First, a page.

draw back upon their own continent, stick their toe- 
nails into their own soil and say to the world : "Here 
we stand. We want no foot of alien soil. We will 
not go a foot away from our shores to fight anyone — 
but we will put six feet under ground anyone who 
comes here to fight us." 

We should set free, not only the Philippine Islands, 
but Hawaii, Guam, the Samoan isle that we own in 
partnership with Germany, Porto Rico and every other 
insular possession. Each of these islands is a source 
of weakness to us, rather than of strength. We took 
them only because we became intoxicated with the 
fumes of world-power. We wanted coaling stations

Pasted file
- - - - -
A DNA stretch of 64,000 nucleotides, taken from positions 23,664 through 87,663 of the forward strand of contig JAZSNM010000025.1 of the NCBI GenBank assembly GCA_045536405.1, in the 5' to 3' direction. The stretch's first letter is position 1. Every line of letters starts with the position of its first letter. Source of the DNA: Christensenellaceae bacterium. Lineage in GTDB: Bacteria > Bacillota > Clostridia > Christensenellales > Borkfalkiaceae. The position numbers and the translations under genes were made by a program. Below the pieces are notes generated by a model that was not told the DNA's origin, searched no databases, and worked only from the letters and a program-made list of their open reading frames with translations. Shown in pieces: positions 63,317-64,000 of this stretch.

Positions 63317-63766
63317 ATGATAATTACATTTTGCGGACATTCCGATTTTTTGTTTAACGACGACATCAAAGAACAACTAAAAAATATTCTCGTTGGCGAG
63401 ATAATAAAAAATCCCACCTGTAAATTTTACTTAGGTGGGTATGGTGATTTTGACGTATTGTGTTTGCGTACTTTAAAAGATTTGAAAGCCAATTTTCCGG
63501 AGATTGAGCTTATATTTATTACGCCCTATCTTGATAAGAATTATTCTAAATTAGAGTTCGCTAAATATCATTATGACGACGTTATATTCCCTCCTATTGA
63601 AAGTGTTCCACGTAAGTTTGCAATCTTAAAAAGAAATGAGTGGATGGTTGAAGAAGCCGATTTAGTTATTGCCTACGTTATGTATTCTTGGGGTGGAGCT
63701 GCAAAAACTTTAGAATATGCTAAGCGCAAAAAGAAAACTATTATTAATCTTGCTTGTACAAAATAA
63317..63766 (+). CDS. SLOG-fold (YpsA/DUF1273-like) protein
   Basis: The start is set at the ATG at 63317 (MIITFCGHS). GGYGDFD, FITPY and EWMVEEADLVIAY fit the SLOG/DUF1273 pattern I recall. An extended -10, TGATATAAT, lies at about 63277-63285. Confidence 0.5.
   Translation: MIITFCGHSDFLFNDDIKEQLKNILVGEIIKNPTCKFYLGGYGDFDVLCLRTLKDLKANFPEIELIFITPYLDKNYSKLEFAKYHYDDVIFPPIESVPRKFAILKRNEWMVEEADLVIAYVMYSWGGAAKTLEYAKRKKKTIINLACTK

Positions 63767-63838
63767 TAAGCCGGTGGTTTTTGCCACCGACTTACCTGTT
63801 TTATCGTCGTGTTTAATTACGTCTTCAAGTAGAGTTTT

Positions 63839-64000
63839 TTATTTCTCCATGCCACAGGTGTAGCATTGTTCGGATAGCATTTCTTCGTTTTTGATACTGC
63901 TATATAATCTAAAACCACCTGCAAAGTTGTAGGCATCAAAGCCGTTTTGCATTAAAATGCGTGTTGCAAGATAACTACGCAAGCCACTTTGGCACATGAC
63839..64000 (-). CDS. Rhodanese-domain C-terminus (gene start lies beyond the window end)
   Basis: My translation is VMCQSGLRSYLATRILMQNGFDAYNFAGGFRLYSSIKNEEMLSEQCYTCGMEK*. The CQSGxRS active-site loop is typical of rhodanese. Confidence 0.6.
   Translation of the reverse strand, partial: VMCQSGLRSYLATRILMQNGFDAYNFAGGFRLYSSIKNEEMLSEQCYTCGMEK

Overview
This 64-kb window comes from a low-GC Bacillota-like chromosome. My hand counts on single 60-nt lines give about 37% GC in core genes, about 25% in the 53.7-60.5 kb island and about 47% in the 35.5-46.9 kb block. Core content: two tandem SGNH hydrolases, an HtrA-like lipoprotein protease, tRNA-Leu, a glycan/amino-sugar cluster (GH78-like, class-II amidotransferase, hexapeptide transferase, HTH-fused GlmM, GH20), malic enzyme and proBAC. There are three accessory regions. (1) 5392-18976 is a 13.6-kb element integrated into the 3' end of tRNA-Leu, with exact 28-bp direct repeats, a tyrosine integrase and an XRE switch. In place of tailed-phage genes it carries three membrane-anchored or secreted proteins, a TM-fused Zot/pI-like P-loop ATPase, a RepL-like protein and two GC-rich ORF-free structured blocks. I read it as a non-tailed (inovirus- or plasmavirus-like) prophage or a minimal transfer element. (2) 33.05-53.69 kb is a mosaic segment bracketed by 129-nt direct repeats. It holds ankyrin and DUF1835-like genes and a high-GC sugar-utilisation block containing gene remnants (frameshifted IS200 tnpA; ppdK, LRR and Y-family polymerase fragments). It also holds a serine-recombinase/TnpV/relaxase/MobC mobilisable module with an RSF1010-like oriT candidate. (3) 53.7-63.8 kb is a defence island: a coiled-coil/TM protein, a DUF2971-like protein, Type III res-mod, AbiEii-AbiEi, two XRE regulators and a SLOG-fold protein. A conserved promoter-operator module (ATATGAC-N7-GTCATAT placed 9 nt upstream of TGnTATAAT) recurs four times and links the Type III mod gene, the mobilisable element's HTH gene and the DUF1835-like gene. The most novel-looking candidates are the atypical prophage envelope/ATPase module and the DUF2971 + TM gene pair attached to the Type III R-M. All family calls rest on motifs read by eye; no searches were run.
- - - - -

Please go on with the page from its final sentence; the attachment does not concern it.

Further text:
and supply depots for our warships. If we had in- 
tended to keep our ships at home, where they should 
be, we should not have wanted coaling stations all 
over the far seas. But we did not intend to keep our 
ships at home. We intended to send them far away. 
We intended to be marauders on the high seas. We 
intended to be trade-grabbers and land-grabbers. We 
intended to depend, not upon the justice of our cause, 
but upon the strength of our arms. We intended to 
forsake our traditions and become strugglers with 
the powerful for the spoils of the earth. 


Let us turn back before it is too late. Let us go 
back to the good old days when we stood upon our 
own continent — and nowhere else — and feared no- 
body, though we were unarmed, because we were 
wronging nobody and everybody knew that our in- 
tentions were both honorable and peaceful.